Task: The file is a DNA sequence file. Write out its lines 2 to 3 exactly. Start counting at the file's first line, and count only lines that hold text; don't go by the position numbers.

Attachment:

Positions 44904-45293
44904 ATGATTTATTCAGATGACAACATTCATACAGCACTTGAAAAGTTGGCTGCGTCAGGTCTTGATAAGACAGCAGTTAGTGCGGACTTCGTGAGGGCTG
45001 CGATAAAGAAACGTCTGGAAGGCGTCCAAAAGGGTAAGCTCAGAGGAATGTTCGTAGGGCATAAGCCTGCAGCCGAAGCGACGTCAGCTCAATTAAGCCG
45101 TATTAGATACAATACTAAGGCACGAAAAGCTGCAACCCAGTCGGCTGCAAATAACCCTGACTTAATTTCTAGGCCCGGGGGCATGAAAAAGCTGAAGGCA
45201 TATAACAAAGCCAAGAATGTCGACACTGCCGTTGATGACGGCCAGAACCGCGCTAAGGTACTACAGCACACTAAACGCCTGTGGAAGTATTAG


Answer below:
44904 ATGATTTATTCAGATGACAACATTCATACAGCACTTGAAAAGTTGGCTGCGTCAGGTCTTGATAAGACAGCAGTTAGTGCGGACTTCGTGAGGGCTG
45001 CGATAAAGAAACGTCTGGAAGGCGTCCAAAAGGGTAAGCTCAGAGGAATGTTCGTAGGGCATAAGCCTGCAGCCGAAGCGACGTCAGCTCAATTAAGCCG